Hunting for rare but enormously undervalued bottles of premium whiskey was once a thrilling, cloak-and-dagger pursuit for a select breed of connoisseur. Then the rest of the world got in on the secret.
Bill Thomas and Jared Hyman used to be hunters. They didn’t hunt buck or have wooden bird calls, and they weren’t Russian aristocrats paying huge sums to take down an endangered tiger. Their quarry was whiskey. They’d spend entire days poring over the racks at as many liquor stores as they could drive to, looking for rare finds, vintage bottles or deals on fine whiskies that only those with esoteric knowledge of the spirit, in that pre-smartphone era, would have the eye to spot.
The two spent years hunting together with a unified purpose: to keep available a staggering stockpile of whiskies to sell at Bill’s world-renowned bar, Jack Rose Dining Saloon, in Washington, D.C.’s hip Adams Morgan neighborhood. Before they teamed up, though, they were both fat cats of D.C.-area whiskey hunting, buying up bottles, sometimes cases at a time, of whatever their insider knowledge clued them into. To hear Bill talk, Jared was his competitor, a new young man in town stalking what was previously Bill’s turf. As Jared told it, he was just taking what was out there for him.
They met over poker, an ongoing meetup of industry types. Bill already owned bars and was focusing his attention on expanding D.C.’s access to fine and rare whiskies. He’d been inspired during a trip to Kentucky, where he discovered just how meager his options were back home. Jared was hunting whiskey for sport, hoping to open his own bar someday and bartending his way through the portion of his expenses that weren’t covered by his American University wrestling scholarship. When Bill brought Jared onboard to help him hunt for Jack Rose, he knew he had recruited a real killer.
(Courtesy of Emilio Pabon)
The term is apt: When Bill and Jared talk about their liquor-store trips in the early aughts, they invariably mention their “kills,” a whiskey hunter’s term for snatching up a rare or sought-after bottle in the wild, typically at a bargain price in the primary market. Hearing these tales, a modern connoisseur — armed with a burgeoning catalogue of entertaining and informative books about whiskey, with Internet access always on the hip — is liable to get jealous, thinking of all the fun he missed. “Bottlings from the 1970s were still sitting in liquor stores,” Bill marvels. “You could walk in and buy them for $7.99, $8.99, $12.99. I could walk down to one in 50 liquor stores and find a bottle of Old Fitzgerald DSP-16 for $7.99.”
Most of us would likely recoil from a $7.99 bottle of bourbon on the assumption that its contents would leave us a wreck the next day no matter how much we drank — but to a growing number of men and women all across the country, Bill’s story is the equivalent of a trader casually mentioning the Apple stock he bought in 1980. Why? Because the code Bill mentions — DSP-16, short for DSP-KY 16 — refers to a marker on the label indicating that the bourbon was distilled at the original Stitzel-Weller distillery in Lexington, Kentucky, which closed in 1972. (The facility reopened in 2014, but strictly for the purpose of advertising for Diageo, the massive international liquor conglomerate — specifically its highly profitable Bulleit Bourbon line, which has no ties to Stitzel-Weller, and questionable historical legitimacy of any sort, making it similar to most bourbons today that claim any kind of centuries-long American heritage. There are no plans to revive the distillery’s old brands, as they have since been sold off — so lovers of classic bourbon, unlike modern vinyl-record fanatics, have no fount from which to quench their thirst for this specific nostalgic taste.)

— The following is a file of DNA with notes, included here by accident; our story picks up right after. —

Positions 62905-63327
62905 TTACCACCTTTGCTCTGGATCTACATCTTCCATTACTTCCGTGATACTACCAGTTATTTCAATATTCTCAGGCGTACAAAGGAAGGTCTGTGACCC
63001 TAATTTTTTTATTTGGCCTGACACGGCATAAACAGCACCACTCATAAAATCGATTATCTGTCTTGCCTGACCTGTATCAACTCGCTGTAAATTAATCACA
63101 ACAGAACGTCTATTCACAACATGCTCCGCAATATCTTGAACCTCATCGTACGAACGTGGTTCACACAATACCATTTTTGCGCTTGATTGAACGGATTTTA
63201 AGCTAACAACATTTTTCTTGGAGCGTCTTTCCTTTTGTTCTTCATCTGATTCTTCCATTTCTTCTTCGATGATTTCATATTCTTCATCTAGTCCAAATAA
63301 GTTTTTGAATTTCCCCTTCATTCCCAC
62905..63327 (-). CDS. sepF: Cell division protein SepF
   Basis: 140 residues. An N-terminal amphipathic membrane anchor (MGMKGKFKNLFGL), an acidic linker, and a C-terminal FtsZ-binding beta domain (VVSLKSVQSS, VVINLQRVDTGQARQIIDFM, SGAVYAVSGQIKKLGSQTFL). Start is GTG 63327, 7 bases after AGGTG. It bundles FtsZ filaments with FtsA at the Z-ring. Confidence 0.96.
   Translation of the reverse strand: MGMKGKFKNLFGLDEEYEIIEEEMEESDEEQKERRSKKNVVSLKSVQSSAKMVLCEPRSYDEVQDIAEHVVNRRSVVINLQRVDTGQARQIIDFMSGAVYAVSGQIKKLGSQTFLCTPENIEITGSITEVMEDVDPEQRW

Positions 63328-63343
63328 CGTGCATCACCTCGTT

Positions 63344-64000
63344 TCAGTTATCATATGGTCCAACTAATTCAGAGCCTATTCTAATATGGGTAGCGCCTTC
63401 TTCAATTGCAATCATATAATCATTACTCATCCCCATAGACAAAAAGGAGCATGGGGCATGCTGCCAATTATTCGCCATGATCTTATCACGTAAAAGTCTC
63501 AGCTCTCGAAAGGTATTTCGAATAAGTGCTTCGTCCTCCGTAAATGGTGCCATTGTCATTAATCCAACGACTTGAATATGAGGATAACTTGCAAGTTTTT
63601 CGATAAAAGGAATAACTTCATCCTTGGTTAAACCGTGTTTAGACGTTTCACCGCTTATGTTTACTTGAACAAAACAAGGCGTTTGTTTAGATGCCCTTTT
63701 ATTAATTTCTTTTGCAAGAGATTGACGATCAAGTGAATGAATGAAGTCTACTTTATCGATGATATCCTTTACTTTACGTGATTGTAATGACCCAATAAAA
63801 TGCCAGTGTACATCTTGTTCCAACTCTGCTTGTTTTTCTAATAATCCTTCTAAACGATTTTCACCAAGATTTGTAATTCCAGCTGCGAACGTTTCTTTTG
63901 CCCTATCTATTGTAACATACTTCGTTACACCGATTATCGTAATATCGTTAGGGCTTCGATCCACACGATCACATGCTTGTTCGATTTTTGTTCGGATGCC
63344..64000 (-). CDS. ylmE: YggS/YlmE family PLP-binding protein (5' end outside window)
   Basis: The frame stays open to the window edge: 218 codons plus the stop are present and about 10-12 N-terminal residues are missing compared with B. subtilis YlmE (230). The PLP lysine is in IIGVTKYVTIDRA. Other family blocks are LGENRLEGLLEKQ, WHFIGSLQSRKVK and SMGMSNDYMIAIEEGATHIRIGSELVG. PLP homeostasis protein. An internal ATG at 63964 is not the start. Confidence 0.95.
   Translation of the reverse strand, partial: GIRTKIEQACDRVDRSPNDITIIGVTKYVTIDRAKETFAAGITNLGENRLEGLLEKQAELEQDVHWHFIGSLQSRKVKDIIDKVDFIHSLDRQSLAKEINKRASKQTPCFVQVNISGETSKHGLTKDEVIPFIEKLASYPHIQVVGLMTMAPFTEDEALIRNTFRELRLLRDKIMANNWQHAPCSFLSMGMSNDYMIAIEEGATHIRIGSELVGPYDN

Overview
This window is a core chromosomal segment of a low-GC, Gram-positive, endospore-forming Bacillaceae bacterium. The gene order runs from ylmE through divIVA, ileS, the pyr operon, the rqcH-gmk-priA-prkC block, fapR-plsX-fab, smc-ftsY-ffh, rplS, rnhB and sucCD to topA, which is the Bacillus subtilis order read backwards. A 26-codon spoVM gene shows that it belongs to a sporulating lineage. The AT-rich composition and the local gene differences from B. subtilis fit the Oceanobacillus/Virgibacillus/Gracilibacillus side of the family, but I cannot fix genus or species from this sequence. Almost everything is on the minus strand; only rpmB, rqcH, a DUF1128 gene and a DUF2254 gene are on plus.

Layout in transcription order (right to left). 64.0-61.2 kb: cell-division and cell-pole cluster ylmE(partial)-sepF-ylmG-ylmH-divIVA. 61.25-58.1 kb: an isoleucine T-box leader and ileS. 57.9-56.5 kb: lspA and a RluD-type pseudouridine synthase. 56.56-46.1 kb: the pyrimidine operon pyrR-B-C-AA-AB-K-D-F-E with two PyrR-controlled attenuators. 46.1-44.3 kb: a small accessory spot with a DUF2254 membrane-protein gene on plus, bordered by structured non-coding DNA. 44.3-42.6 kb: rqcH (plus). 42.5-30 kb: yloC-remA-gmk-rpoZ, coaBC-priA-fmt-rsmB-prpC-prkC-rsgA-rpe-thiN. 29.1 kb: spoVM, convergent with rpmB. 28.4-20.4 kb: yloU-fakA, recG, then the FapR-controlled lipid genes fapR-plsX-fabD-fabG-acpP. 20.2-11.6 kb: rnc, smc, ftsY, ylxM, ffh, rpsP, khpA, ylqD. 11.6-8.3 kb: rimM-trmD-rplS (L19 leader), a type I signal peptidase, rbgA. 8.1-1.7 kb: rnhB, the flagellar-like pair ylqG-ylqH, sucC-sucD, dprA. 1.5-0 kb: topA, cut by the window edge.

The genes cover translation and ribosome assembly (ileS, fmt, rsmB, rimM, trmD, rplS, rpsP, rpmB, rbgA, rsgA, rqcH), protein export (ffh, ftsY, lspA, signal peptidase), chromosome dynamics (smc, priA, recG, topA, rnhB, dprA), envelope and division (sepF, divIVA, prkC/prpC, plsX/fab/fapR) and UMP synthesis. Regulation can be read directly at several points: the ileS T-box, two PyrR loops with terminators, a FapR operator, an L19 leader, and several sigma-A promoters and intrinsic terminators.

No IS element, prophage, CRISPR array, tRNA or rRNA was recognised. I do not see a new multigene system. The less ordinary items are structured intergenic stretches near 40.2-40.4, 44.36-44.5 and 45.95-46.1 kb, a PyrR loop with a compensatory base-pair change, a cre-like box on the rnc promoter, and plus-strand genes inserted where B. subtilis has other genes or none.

(Courtesy of Shuttershock)
Stitzel-Weller is still celebrated for its exceptional and smooth wheated bourbons, and especially for one of its famous founders, Julian “Pappy” Van Winkle Sr., an ad man whose name has become synonymous with hard-to-find expensive bourbon thanks to the work of his progeny. Although the branding markers and recipes of the brands Stitzel-Weller developed and made great have been sold to other fine distilleries, any distiller will tell you it’s impossible to replicate the impact each singular piece of equipment has on the production of a spirit. So even though the recipe might be identical, the change in facility, and therefore the equipment used, will dramatically affect the flavor of the product. This in turn leads to the common lament that “the old way was better.”
This surely factors into why the liquor made at the original facility is so lauded, and why old bottles of Bill’s sought-after elixir were sitting in bargain bins here and there. The old stuff was mixed with the new stuff, and Bill was able to spot the exceptional bottles only because of that cryptic code in tiny type near the bottom of the label, which only a small group of people knew how to translate, and even fewer might translate as a sign of quality.
But then something unexpected happened.
Prohibition whiskeys (Courtesy of Shauna Alexander)
“I had no idea that whiskey was going to take off like it did in 2010,” Bill says, referring to the year whiskey sales — aided by the onslaught of microbreweries, accessible craft-cocktail bars and the attendant relaxation of many states’ most egregious blue laws — began to spike dramatically, particularly in the premium and high-end categories.
As the whiskey market expanded dramatically, the pool of insiders grew along with it. Online communities thrived. Soon people were tearing through Bill and Jared’s spots before the duo could get to them, leaving only the everyday bottles behind. The primary market became a relative wasteland. The secondary market, in which rare bourbons are resold at auction both online and in person, began to reflect this new shared knowledge, and things were getting out of hand. Bill especially was feeling it at Jack Rose, which he lovingly refers to as an “international neighborhood bar” due to the fact that he has clientele from Adams Morgan as well as the foreign-dignitary crowd who visit whenever they’re in town. “It felt a little weird,” he says. “You’re used to this bar being a community meeting point. You have regulars. And all of a sudden the same whiskey you were charging $9 for is now $30? But you tell yourself you have to do this, because you have to replace this bottle — but you charged $9 for 12 years, and now it's $30 or $65 or $150?”